It was only a few weeks after the move that I started to notice how high our living expenses were. I began to question if we even had enough money to pay for everything. One day I sat down to add everything up and compare it with my income. At the time, I was the only one working because Michael was enrolled in a full-time internship and was not permitted to work a job.
After tallying all our bills, I saw that we owed about $200 more per month than we could pay. My job alone would not support our new life, and I felt physically ill. I didn’t know what to do or even where to begin to solve this problem. I remembered Dave in those moments thinking, ‘His rough and tough advice helped people get out of these situations. Let me see if he’s still around.’
And he definitely was. After doing some research, I decided to purchase Dave Ramsey’s audiobook, The Total Money Makeover. I was able to get TMMO + a second book 100% free on Audible when I signed up for a new account. Over the next several months I continued to use my Audible account to purchase more DR audiobooks at discounted rates. I listened to them mostly during my commute to work in the mornings, and was even able to finish TMMO in under 24 hours. I recommend getting the audio version instead of a hardcover or paperback version. It’s so much more motivating to hear Dave speak out loud–he really got me fired up!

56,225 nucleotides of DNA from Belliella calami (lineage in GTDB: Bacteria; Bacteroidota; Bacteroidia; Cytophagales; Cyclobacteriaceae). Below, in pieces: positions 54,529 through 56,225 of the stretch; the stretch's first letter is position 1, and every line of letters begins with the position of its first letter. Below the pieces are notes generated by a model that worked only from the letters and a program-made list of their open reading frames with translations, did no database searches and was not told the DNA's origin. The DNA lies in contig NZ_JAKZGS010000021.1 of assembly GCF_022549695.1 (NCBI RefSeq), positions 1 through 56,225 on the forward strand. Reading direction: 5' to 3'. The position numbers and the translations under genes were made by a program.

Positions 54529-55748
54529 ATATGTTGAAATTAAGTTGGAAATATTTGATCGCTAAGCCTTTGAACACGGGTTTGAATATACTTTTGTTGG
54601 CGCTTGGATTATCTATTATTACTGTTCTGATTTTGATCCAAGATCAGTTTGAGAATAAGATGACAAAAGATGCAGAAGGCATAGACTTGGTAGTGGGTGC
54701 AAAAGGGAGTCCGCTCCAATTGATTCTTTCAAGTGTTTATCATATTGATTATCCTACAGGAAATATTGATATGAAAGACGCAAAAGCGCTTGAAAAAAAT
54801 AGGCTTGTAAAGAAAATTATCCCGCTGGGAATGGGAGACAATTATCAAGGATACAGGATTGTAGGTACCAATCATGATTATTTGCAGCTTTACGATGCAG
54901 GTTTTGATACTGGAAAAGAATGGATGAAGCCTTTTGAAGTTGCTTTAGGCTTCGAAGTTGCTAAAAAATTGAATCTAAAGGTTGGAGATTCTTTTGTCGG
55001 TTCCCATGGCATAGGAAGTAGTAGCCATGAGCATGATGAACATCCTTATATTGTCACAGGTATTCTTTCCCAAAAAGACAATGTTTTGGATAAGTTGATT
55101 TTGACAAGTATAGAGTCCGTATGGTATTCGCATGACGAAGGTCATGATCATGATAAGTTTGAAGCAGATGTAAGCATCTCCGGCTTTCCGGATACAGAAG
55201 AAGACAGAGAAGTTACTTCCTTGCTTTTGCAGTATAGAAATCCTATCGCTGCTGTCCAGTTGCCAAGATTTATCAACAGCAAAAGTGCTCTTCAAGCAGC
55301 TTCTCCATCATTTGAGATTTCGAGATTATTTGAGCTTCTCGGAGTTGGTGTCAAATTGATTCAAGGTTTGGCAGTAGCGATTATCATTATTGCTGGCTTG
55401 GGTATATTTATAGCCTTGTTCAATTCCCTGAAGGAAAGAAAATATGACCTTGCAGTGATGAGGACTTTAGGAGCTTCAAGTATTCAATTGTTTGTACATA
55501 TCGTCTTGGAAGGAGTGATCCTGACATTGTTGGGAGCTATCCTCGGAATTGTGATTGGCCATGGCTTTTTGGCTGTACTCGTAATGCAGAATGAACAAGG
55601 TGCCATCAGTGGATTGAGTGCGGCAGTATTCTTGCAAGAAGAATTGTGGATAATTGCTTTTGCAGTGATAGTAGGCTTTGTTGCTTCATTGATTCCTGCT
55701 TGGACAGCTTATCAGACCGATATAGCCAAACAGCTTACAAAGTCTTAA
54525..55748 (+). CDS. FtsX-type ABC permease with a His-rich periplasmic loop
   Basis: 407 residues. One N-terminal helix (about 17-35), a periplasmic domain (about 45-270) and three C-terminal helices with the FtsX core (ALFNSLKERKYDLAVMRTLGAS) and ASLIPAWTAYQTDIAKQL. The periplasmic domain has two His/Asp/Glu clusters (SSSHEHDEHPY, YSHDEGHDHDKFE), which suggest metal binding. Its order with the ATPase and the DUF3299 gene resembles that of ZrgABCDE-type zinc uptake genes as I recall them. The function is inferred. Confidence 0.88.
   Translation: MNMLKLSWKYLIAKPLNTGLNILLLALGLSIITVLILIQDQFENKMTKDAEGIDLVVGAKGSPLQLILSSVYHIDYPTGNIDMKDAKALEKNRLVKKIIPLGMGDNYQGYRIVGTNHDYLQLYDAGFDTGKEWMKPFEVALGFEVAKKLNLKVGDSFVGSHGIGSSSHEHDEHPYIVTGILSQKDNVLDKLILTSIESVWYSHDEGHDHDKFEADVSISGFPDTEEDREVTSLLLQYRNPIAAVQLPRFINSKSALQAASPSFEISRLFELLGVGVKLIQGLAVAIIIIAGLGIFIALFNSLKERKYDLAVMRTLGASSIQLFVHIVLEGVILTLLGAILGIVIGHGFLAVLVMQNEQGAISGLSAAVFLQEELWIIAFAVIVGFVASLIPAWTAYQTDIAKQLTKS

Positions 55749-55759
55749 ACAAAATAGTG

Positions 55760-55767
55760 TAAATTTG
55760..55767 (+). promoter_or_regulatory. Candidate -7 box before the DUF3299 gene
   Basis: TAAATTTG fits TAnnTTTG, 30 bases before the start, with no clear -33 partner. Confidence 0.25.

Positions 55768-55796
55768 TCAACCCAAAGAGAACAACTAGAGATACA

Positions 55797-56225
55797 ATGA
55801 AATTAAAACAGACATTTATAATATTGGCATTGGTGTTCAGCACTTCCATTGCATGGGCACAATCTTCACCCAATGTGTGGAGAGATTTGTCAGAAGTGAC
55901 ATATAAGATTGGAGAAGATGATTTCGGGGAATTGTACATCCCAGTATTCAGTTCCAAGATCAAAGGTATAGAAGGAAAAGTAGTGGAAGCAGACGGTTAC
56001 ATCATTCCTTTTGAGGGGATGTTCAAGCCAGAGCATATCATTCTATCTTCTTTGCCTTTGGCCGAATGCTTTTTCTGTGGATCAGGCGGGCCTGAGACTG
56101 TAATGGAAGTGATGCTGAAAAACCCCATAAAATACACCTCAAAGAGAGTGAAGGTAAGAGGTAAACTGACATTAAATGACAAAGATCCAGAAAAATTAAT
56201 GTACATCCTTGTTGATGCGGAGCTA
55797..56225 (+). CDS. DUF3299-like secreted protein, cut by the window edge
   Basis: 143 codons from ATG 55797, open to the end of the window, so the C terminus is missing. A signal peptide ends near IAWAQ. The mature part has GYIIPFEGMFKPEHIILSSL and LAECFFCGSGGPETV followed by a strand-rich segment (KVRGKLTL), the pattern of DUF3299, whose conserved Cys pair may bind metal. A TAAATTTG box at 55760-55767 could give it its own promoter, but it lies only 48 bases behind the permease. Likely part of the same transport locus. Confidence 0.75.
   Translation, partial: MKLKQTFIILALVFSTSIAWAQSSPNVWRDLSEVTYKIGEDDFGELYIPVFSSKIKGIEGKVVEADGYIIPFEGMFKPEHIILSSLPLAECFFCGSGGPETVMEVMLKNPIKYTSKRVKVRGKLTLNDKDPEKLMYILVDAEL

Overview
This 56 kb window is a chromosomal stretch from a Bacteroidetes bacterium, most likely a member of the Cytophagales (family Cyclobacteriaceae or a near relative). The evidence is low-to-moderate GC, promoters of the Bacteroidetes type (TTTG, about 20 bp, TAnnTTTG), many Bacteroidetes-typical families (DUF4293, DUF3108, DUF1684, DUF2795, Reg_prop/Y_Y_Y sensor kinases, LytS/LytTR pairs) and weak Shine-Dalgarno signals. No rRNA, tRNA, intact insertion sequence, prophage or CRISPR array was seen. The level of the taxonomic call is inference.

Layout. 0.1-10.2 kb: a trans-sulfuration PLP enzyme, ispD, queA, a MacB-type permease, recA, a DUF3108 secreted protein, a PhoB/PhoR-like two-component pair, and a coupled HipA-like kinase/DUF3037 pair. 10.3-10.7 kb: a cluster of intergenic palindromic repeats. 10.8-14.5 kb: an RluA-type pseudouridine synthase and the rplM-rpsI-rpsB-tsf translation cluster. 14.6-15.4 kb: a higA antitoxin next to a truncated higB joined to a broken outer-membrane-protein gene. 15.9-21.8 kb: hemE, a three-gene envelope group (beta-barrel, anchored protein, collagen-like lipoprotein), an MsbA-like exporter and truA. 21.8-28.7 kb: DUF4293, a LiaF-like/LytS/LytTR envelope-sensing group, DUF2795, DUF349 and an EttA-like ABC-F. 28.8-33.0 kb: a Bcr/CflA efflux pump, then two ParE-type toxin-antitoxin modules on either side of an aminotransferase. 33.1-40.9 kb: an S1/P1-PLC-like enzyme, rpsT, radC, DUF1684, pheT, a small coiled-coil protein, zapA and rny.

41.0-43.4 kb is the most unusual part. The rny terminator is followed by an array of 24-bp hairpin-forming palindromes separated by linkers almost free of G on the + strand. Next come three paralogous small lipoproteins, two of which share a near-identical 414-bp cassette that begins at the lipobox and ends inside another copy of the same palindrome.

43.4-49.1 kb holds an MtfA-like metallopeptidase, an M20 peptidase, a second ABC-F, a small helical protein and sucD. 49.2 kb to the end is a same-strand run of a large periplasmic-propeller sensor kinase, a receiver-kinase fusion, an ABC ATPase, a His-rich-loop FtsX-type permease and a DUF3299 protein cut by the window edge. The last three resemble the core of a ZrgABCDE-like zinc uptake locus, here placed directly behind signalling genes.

My Dave Ramsey Audible Library so far:
- The Total Money Makeover
- Entreleadership, by Dave Ramsey
- Love Your Life, Not Theirs, by Rachel Cruze
- Retire Inspired, by Chris Hogan
Dave also offers a class called Financial Peace University, a 9-week course in which you attend coaching classes and complete weekly assignments. I reached out to Dave’s marketing team about potentially partnering with them to offer a discount on this product for my readers, but they did not respond.
Our Journey to Financial Freedom
I distinctly remember finishing up the TMMO audiobook on a plane ride to shoot a wedding in Mississippi. After I arrived home a few days later I began to take a closer look at our finances. I discovered we had about $75,000 in student loans, $16,000 in car loans, and $22,000 in credit cards owed. Yeah. Can you believe that? According to Dave, we were “normal,” but we sure as heck didn’t feel normal. We were working hard and had literally nothing to show for it.
For years I always put my regular purchases on credit cards, sometimes not paying it off every month but always assuming we’d have enough to pay it back. My behavior finally caught up with us and we were $113,000 in the hole. A gut-wrenching problem I thought was impossible to fix.